Sweeping reforms to Western Australia’s abortion laws will take effect next year after being overwhelmingly approved by both chambers of state parliament.
The WA Director of the Australian Christian Lobby (ACL) Peter Abetz told Vision Radio they effectively allow terminations up to birth, adding: “It’s a tragic day for unborn babies, and I think it’s the height of arrogance of the Labor government to not have allowed any amendments to their legislation, because now this is undoubtedly, I would say, the most liberal abortion laws anywhere in the world.”
The measures they allow include:
- No need for women to be referred
- No need for mandatory counselling
- Sex-selection abortions
- Abortion of healthy babies to birth for psychosocial reasons
- Abortion of healthy babies because they may have Down Syndrome
- No mandatory care for babies born alive after a late term abortion
- No mandatory obligation for doctors to provide counselling information
- No parental or guardian consent required for girls under 16
- Chief Health Officer banned from collecting information on reasons for an abortion
In a statement the WA government said: “The new laws address inequity of access in line with other Australian jurisdictions and have removed clinically unnecessary barriers for women accessing an abortion. The modernised laws have reduced the number of health practitioners required to be involved in most abortion care from two to one, abolished the Ministerial Panel requirement for later-term abortions, the mandatory counselling provision, and the requirement for Ministerial approval for a health service to perform late abortion. The new laws allow health practitioners to conscientiously object, but they are required to transfer the patient’s care or provide information on where to access that care.”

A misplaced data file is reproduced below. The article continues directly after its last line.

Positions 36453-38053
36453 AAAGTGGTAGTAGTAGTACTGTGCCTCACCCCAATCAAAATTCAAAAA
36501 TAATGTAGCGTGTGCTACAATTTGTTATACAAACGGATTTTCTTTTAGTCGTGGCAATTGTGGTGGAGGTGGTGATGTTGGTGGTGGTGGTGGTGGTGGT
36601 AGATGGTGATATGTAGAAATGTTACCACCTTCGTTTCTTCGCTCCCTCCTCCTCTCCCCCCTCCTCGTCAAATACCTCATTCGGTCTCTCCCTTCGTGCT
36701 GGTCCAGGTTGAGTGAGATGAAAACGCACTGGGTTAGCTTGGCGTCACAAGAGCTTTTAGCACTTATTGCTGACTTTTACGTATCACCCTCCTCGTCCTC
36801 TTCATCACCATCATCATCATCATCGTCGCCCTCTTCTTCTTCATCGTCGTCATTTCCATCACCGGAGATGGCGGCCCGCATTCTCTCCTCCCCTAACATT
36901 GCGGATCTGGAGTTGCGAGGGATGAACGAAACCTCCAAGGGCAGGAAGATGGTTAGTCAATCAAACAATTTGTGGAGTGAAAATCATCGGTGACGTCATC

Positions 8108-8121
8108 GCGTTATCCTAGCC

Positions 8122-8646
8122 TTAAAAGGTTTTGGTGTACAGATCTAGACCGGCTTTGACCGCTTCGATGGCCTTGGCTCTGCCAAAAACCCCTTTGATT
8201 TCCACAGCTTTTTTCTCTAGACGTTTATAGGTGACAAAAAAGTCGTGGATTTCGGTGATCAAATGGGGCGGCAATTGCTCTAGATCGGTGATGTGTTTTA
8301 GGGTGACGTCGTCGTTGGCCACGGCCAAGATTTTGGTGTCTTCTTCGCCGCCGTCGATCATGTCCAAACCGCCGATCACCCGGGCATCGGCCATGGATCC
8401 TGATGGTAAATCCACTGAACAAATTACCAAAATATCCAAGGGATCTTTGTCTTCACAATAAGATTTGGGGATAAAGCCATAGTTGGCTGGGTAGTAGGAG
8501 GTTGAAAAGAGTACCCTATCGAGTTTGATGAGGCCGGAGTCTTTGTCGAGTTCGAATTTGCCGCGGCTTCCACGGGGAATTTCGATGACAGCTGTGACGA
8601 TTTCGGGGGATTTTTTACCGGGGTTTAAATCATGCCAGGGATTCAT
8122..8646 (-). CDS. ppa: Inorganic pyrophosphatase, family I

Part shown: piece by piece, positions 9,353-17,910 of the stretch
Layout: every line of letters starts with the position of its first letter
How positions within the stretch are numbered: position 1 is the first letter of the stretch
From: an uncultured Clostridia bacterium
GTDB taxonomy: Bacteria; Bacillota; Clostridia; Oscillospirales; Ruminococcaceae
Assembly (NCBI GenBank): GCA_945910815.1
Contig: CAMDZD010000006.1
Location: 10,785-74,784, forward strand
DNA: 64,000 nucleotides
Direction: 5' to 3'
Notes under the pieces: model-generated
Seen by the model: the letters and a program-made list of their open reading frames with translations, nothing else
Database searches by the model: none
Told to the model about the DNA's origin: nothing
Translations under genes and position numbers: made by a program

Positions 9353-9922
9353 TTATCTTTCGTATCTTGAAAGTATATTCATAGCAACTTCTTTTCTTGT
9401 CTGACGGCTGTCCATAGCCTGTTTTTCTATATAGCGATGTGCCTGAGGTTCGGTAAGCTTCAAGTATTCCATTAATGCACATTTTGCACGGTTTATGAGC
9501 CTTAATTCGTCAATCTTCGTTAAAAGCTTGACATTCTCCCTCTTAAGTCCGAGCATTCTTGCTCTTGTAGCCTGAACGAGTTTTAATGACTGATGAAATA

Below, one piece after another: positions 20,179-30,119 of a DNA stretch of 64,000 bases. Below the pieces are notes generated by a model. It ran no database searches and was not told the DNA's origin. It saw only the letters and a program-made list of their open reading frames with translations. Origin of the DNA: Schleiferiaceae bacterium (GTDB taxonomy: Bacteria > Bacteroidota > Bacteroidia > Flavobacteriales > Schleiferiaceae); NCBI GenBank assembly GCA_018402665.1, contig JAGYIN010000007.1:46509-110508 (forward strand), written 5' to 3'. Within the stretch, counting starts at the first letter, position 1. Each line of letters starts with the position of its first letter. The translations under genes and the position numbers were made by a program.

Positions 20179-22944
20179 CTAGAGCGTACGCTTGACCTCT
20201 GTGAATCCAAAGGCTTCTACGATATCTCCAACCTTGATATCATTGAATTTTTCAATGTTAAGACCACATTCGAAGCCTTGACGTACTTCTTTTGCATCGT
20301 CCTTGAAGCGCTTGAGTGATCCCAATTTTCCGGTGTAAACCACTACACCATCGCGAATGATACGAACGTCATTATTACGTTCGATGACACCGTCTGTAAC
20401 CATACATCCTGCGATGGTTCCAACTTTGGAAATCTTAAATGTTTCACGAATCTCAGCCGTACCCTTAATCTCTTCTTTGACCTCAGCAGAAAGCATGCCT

The state’s lower house passed the bill with alacrity. It increases the threshold for abortion on demand from 20 weeks gestation to 23 weeks, with procedures after that only requiring a single doctor’s agreement, even through a telehealth consultation from another state. The upper house took several days to consider a raft of amendments, but rejected all of them.
Liberal MLC Nick Goiran who fought for the amendments was disappointed not one was passed. The ABC reports he became visibly emotional when speaking about a clause of the bill that would mean cases where babies live for a short period after an abortion would no longer be investigated by the coroner. “This surely must be the darkest provision on our statute books,” he lamented.
Labor MLC Kate Doust who moved many of the amendments said: “My private view is the fact that we’ve pushed out the boundary from 20 to 23 weeks for an abortion without reason will further erode the view that we place on the value of human life.”